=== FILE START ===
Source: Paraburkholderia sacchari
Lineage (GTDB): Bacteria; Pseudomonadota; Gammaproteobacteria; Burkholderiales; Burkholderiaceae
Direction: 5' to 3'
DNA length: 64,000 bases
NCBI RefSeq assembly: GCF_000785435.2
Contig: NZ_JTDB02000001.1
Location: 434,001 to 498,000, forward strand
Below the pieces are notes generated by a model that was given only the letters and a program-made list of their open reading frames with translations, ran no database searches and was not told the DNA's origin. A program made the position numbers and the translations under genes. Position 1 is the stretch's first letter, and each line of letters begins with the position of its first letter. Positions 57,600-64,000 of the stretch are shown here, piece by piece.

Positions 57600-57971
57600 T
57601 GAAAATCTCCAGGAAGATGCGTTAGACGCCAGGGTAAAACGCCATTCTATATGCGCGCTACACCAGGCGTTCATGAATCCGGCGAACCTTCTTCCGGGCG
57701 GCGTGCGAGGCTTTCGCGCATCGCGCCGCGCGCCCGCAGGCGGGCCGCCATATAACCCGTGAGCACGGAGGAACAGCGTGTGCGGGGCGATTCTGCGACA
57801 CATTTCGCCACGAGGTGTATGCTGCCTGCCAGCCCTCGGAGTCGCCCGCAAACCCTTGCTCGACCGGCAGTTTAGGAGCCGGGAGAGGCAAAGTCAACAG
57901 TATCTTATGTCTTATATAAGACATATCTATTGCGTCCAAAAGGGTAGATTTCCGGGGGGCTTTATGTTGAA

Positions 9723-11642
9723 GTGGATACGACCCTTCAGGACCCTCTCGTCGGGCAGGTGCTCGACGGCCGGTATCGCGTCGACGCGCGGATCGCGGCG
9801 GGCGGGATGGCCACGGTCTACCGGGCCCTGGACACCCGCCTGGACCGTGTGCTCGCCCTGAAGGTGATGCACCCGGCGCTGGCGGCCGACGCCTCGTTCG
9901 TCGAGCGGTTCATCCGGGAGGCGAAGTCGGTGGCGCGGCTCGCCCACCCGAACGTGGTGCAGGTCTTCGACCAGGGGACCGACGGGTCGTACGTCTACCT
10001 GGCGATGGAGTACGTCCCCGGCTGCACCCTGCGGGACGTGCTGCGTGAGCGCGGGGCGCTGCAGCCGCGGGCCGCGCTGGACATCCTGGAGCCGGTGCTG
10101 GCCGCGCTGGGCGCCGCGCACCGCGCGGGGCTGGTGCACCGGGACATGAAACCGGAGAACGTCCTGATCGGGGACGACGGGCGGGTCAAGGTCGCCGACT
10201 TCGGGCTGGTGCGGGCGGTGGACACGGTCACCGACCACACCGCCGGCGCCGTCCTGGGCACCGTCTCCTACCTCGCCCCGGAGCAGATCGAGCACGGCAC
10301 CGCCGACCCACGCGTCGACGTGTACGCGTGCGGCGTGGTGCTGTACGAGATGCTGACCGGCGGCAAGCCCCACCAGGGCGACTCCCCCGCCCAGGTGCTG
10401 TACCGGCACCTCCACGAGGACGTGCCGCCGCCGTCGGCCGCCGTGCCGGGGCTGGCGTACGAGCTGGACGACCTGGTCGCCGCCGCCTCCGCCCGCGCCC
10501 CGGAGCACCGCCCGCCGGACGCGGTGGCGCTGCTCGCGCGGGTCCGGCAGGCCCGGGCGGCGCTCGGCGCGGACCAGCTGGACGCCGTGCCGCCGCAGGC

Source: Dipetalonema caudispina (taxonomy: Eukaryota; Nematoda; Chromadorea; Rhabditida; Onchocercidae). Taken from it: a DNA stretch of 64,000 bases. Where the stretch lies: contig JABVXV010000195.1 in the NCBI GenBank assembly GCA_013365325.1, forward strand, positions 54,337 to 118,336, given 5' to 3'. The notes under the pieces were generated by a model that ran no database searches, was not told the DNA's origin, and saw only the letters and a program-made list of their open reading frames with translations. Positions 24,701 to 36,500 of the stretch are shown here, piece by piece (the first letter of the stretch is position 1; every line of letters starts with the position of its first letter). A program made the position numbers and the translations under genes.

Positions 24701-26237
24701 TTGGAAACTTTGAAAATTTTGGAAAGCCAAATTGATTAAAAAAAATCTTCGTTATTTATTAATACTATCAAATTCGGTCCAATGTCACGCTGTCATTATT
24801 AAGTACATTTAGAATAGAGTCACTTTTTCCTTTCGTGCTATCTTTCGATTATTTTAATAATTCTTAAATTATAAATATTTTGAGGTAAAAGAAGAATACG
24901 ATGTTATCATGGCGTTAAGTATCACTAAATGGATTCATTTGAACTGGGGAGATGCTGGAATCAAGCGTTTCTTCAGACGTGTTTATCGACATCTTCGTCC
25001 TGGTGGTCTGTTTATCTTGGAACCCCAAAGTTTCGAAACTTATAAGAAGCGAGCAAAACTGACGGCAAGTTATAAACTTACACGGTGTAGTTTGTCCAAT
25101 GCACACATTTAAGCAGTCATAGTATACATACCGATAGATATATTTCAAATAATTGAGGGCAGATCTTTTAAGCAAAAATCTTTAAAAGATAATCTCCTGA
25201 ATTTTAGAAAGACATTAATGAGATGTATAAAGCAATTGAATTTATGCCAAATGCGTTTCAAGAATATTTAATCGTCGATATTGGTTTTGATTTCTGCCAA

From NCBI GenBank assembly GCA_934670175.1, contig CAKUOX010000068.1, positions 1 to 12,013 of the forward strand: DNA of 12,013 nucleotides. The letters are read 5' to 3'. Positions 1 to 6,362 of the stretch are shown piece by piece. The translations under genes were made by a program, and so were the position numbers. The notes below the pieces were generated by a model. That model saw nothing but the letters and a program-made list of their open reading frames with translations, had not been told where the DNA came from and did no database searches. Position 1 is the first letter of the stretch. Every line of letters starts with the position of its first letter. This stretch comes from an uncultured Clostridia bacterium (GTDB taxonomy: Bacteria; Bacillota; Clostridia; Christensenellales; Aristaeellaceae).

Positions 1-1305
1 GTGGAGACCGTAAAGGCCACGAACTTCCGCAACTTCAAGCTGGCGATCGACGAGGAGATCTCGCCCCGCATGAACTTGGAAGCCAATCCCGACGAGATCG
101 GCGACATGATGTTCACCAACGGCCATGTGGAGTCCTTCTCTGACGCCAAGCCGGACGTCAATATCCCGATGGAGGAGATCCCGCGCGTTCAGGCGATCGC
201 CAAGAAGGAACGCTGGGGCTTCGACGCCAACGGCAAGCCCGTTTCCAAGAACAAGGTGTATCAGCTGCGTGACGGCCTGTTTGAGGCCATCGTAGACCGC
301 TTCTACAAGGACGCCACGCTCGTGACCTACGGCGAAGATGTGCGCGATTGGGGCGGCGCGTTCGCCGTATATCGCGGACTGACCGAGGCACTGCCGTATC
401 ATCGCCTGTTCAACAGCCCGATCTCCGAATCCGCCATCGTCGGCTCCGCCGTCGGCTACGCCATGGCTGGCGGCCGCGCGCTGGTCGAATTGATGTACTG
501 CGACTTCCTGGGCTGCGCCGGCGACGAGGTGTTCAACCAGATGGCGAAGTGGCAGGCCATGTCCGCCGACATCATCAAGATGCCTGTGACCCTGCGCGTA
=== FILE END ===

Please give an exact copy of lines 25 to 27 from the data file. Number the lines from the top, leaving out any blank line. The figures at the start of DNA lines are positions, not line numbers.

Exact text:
Source: Dipetalonema caudispina (taxonomy: Eukaryota; Nematoda; Chromadorea; Rhabditida; Onchocercidae). Taken from it: a DNA stretch of 64,000 bases. Where the stretch lies: contig JABVXV010000195.1 in the NCBI GenBank assembly GCA_013365325.1, forward strand, positions 54,337 to 118,336, given 5' to 3'. The notes under the pieces were generated by a model that ran no database searches, was not told the DNA's origin, and saw only the letters and a program-made list of their open reading frames with translations. Positions 24,701 to 36,500 of the stretch are shown here, piece by piece (the first letter of the stretch is position 1; every line of letters starts with the position of its first letter). A program made the position numbers and the translations under genes.

Positions 24701-26237
24701 TTGGAAACTTTGAAAATTTTGGAAAGCCAAATTGATTAAAAAAAATCTTCGTTATTTATTAATACTATCAAATTCGGTCCAATGTCACGCTGTCATTATT